Real-Time & Turn-Based: Time Progression & Impact of Seasons on Time Zones
Anyone who has ever played a "nation-building" browsergames will agree that the game is highly preferred towards the more active player. This doesn't have to be a bad thing, if it wasn't for the fact that the less active player is substantially worse off. In these games construct building after building, and the faster you can do this the better you're off in the game and you're probably going to win it.
This bad execution of a Real-Time "Strategy" as opposed to the C&C (Command&Conquer) style of games, where all the players are active simultaniously.Just imagine for a second a League of Legends (War/Starcraft) match where the players are active at irregular times and instead of matches lasting 30 minutes they last 8 hours. Just the idea of it sparks shivers down my spine.
Then how can it be done right? Current Grand-Strategy publisher Paradox Interactive has a multiplayer side to most of its games, but people that have played any of their titles will tell you that the game is highly buggy, too many out of syncs through the game and half of it you're waiting for other players to organize their nations or pick policies. So the game is basically paused, and thus not a real time strategy, but more of a turn based game with insane amount of turns which load at different speeds.
Consequently, games such as Civilization and Total War just take the Turn-Based approach. Which is the best approach, but still requires all players to finish their turn before you can move on. Which becomes the more impracticle the more players parcipate, and in the end the game becomes more of a waiting game than anything else.
So how could we take the good out of both genres and make something that works an online "grand-strategy" game that essentially an open world?
Now I propose we merge merge both the Turn-Based and Real-Time elements in game. Use the fact that we have one giant world to our advantage. Let us say that we have a single world, one server, like in EVE. What we could then do, which would be very nice for our cloud-computing effort is to put everyone, by default (this doesn't mean there are no exceptions), in his/her time zone. So that means that the world will not be divided up in two, four, or six parts, but into 24 separate parts which all flow over in each other, as they would (should) in real life.
So about does this have to do with time progression? Well lets say we include the idea of seasons to the game, one would suspect that these seasons will occur at the same timing as they would in real life. However, the problem with this is that nobody wants to spend 3 months sowing the fields and planting crops without ever getting the damn crops, not to mention that winter would be kind of boring. So what can we do? I propose we divide up the day into 4 seasons. So every 6 hours you're in a different season.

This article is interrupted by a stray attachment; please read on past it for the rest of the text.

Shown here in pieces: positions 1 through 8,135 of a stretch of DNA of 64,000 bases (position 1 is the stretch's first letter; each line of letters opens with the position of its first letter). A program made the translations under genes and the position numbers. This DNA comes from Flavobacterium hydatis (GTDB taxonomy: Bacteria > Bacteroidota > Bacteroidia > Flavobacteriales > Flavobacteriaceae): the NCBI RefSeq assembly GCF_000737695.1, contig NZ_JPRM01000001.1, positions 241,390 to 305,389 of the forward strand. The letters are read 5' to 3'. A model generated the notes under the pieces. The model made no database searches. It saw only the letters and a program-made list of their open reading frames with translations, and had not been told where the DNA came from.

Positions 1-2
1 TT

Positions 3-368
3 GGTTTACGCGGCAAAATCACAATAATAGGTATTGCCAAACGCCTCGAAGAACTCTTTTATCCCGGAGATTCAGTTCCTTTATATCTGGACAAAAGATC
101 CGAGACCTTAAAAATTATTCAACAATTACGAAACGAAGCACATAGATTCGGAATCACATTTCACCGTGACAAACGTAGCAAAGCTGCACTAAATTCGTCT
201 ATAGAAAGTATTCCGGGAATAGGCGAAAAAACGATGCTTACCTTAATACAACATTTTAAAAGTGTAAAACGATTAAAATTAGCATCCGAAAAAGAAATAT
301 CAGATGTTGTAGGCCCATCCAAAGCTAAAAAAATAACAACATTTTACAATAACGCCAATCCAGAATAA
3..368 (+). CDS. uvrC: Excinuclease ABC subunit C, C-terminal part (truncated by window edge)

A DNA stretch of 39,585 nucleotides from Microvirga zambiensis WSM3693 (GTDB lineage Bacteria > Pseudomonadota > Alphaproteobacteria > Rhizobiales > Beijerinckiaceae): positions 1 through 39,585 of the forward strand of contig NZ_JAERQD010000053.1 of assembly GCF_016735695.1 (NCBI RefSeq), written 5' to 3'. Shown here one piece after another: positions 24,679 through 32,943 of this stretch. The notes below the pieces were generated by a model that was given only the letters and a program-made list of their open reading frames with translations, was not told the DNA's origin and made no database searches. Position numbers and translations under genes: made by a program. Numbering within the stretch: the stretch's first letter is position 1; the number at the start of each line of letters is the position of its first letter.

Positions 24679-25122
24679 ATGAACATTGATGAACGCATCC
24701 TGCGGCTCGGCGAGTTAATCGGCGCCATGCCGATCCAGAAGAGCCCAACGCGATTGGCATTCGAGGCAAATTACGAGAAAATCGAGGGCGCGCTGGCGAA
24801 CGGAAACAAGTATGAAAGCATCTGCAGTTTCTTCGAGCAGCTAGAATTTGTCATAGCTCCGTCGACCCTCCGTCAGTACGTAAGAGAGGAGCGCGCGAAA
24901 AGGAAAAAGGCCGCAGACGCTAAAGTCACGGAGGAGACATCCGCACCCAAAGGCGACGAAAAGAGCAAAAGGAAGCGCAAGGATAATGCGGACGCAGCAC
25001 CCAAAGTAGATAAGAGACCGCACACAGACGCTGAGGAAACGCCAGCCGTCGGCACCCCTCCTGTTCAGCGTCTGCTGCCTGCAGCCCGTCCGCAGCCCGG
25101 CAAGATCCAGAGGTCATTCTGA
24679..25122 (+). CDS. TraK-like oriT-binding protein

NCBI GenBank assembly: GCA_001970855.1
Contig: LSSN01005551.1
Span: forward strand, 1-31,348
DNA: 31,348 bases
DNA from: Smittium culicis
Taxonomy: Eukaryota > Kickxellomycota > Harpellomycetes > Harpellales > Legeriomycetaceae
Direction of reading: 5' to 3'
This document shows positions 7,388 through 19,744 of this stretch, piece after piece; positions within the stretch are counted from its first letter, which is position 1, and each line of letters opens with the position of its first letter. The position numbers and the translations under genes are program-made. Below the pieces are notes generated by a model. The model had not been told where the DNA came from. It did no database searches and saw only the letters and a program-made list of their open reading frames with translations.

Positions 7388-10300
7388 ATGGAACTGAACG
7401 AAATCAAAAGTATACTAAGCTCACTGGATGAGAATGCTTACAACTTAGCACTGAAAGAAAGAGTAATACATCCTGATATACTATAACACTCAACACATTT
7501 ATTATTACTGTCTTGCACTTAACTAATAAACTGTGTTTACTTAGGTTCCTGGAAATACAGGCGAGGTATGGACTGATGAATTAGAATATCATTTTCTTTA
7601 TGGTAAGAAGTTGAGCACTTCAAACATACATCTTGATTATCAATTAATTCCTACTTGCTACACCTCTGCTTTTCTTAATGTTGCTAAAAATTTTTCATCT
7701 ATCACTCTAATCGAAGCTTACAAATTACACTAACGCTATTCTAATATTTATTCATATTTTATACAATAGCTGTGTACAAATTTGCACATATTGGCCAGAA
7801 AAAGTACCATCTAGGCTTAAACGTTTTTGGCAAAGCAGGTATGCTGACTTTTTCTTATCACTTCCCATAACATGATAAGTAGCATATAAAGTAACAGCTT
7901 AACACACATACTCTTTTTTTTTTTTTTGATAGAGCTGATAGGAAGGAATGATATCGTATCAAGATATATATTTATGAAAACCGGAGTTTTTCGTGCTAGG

What you would get is that at times with the most activity in game (afternoon/evening) would have players playing in what in old days would be the most active seasons. And the best times to wage war, which would also discourage people to attack unknowing players deep in the night. Thus, making the game self-balancing.
- 00:01 - 06:00 = Winter
- 06:01 - 12:00 = Spring
- 12:01 - 18:00 = Summer
- 18:01 - 00:00 = Fall
The seasons would flow over the map horizontally, as opposed to vertically. So when it is Spring in Japan it would be Spring in Australia, but I think this can be ignored for gameplay sake.
So you could then see the season Spring as one turn, Summer as another etc. With this you can still have a long-term planning aspect and make it more viable for people that are not so active to participate in this game. And in between these seasons you would have a real-time world were you would have trade, diplomacy, warfare and all sorts of things going on in your world. Not to mention, being in the same vicinity as people in your own timezone you're more likely to play at the same time as others.
Time progression through the ages would be easier to imagine I feel. Just take Civilization as an example: you progress slower and slower, going from 40 years a turn to even one if you're playing a Marathon. Now you can use this in a online environment as easily as in an offline. The problem is however: the length of the game. Is there going to be an end game? Will there be enough stuff for players to involve themselves with if the a 40 years take a single day, but those 40 years take place in the stone age for example. I think that it is more a question of content and what fits what. Which we will discuss at a different time.